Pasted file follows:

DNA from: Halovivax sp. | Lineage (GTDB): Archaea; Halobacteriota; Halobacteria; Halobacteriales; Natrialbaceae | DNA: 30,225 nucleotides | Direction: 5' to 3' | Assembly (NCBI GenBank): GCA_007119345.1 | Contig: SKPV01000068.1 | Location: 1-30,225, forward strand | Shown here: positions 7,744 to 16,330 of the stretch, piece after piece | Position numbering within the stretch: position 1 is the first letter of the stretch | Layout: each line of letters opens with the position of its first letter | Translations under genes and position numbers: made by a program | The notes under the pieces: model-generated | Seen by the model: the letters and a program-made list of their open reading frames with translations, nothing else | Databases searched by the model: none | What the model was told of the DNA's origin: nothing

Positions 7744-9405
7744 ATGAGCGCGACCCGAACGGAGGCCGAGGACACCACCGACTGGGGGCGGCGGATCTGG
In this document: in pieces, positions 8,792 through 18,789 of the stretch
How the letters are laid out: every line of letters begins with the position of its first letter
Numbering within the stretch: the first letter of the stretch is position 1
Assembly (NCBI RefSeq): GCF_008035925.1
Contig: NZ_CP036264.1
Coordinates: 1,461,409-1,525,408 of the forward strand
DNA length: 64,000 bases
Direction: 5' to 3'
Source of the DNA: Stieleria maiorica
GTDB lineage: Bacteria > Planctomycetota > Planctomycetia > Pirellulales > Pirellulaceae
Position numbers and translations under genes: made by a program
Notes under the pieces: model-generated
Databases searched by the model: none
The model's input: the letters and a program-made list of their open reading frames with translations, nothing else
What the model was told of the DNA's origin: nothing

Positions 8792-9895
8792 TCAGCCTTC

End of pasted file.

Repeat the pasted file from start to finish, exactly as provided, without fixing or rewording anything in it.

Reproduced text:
DNA from: Halovivax sp. | Lineage (GTDB): Archaea; Halobacteriota; Halobacteria; Halobacteriales; Natrialbaceae | DNA: 30,225 nucleotides | Direction: 5' to 3' | Assembly (NCBI GenBank): GCA_007119345.1 | Contig: SKPV01000068.1 | Location: 1-30,225, forward strand | Shown here: positions 7,744 to 16,330 of the stretch, piece after piece | Position numbering within the stretch: position 1 is the first letter of the stretch | Layout: each line of letters opens with the position of its first letter | Translations under genes and position numbers: made by a program | The notes under the pieces: model-generated | Seen by the model: the letters and a program-made list of their open reading frames with translations, nothing else | Databases searched by the model: none | What the model was told of the DNA's origin: nothing

Positions 7744-9405
7744 ATGAGCGCGACCCGAACGGAGGCCGAGGACACCACCGACTGGGGGCGGCGGATCTGG
In this document: in pieces, positions 8,792 through 18,789 of the stretch
How the letters are laid out: every line of letters begins with the position of its first letter
Numbering within the stretch: the first letter of the stretch is position 1
Assembly (NCBI RefSeq): GCF_008035925.1
Contig: NZ_CP036264.1
Coordinates: 1,461,409-1,525,408 of the forward strand
DNA length: 64,000 bases
Direction: 5' to 3'
Source of the DNA: Stieleria maiorica
GTDB lineage: Bacteria > Planctomycetota > Planctomycetia > Pirellulales > Pirellulaceae
Position numbers and translations under genes: made by a program
Notes under the pieces: model-generated
Databases searched by the model: none
The model's input: the letters and a program-made list of their open reading frames with translations, nothing else
What the model was told of the DNA's origin: nothing

Positions 8792-9895
8792 TCAGCCTTC